Every time markets enjoy a big one-day jump, an army of hopeful commentators declare the bottom is in and that better days lie ahead. But “big up days don’t usually occur in healthy markets”, cautions Michael Batnick of Ritholtz Wealth Management.
Since 1970, the S&P 500 has enjoyed a one-day gain of at least 2.5 per cent on 169 occasions. Of these, only five occurred when stocks were just below all-time highs. Three-quarters of these big days have occurred during stock market corrections. Like big down days, big up days reflect investor uncertainty and oscillating market sentiment. This, says Batnick, “is not indicative of what I would consider a healthy market environment”.
Could you have seen it coming?
No doubt, many investors wish they had taken profits before the recent pain. Could you have seen it coming? Well, sentiment was excessively bullish and stocks were extremely overbought at January’s market top, with Michael Batnick noting stocks were as far above their 200-day moving average as at any time since 2011.
However, no one rings a bell when the market peaks and there was nothing inevitable about the timing of the correction. Historically, says Batnick, “returns have actually been better when stocks were in ‘due for a pullback territory’ ”. Still, many investors attempt to time markets and wait for a correction before diving in. And this can work. Recent research by Elm Partners’ Victor Haghani shows that, in expensive markets, there has historically been a 56 per cent probability that stocks would fall 10 per cent below your purchase price at some stage over the next three years. In other words, more than half the time you will profit by waiting. The problem is you can also miss out on a lot of money by waiting. In the 44 per cent of cases where a correction does not happen, stocks typically went on to appreciate by about 30 per cent.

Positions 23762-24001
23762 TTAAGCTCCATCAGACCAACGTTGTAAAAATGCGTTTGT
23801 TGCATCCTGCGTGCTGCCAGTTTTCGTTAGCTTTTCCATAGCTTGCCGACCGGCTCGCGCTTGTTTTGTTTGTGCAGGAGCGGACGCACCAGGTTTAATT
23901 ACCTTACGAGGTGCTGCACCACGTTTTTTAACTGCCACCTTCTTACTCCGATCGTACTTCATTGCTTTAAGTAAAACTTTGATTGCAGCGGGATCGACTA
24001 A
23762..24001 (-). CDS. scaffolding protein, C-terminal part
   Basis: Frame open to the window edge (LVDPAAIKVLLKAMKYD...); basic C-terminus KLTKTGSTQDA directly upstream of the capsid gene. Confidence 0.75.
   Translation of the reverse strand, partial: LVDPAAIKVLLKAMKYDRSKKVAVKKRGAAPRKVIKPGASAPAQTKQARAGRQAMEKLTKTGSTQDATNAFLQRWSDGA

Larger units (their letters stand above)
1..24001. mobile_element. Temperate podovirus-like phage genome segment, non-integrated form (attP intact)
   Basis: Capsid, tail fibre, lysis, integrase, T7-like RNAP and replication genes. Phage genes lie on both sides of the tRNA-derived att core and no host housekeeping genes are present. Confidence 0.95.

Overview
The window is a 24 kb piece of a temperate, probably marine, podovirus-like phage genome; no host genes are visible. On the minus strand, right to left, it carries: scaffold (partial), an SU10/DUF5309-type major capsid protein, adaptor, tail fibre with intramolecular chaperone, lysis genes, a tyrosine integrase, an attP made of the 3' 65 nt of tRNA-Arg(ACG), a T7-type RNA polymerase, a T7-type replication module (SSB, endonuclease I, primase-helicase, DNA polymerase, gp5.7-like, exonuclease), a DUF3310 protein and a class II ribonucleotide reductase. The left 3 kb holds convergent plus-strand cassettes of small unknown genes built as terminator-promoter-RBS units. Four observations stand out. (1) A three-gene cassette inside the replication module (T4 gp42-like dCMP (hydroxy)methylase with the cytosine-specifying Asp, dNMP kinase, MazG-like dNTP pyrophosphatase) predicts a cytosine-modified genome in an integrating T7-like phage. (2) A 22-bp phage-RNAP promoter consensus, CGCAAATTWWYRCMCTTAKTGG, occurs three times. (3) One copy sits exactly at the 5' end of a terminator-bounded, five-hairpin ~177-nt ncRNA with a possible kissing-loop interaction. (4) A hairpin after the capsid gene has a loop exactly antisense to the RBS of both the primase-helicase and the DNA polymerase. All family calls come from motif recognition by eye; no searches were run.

Haghani performed a number of different tests, but there was a “material cost for waiting” across all scenarios. The longer you wait for a correction to occur, the higher the average cost. Not selling prior to the recent turbulence may have cost investors money, but it was still the right decision. Haghani’s data confirms the advice famously offered by iconic investor and former Fidelity fund manager Peter Lynch: “Far more money has been lost by investors preparing for corrections, or trying to anticipate corrections . . . than has been lost in corrections themselves.”
Are we late in the cycle?
The evidence largely suggests this three-month correction is unlikely to morph into a bear market and that the declines are an “appetiser, not the main course”, as Morgan Stanley has argued. Still, it sees this nine-year bull market as an increasingly aged affair, saying cycle models suggest developed markets are in the late stages of a late-cycle environment. That means rising stock prices but also “rising inflation, tightening policy, higher commodity prices and higher volatility”. Again, history offers important clues here. Stocks are typically less volatile in the early stages of bull markets. As bull markets mature, returns become dependent on increasingly optimistic valuation multiples and economic growth assumptions. Consequently, volatility increases.
This was the case prior to the global financial crisis in 2007, when stocks began to experience increasingly precipitous drawdowns well prior to the market peak. It was also the case during the late 1990s technology bubble, with US equities enduring six separate double-digit corrections in the three years prior to the top in 2000. Last year, the S&P 500 didn’t experience a single day where it rose or fell by 2 per cent, but there were seven such occasions in the first quarter of 2018 alone. And 2018 may yet prove to be a decent year for stock markets, but investors should brace themselves for what may be a nervy ride.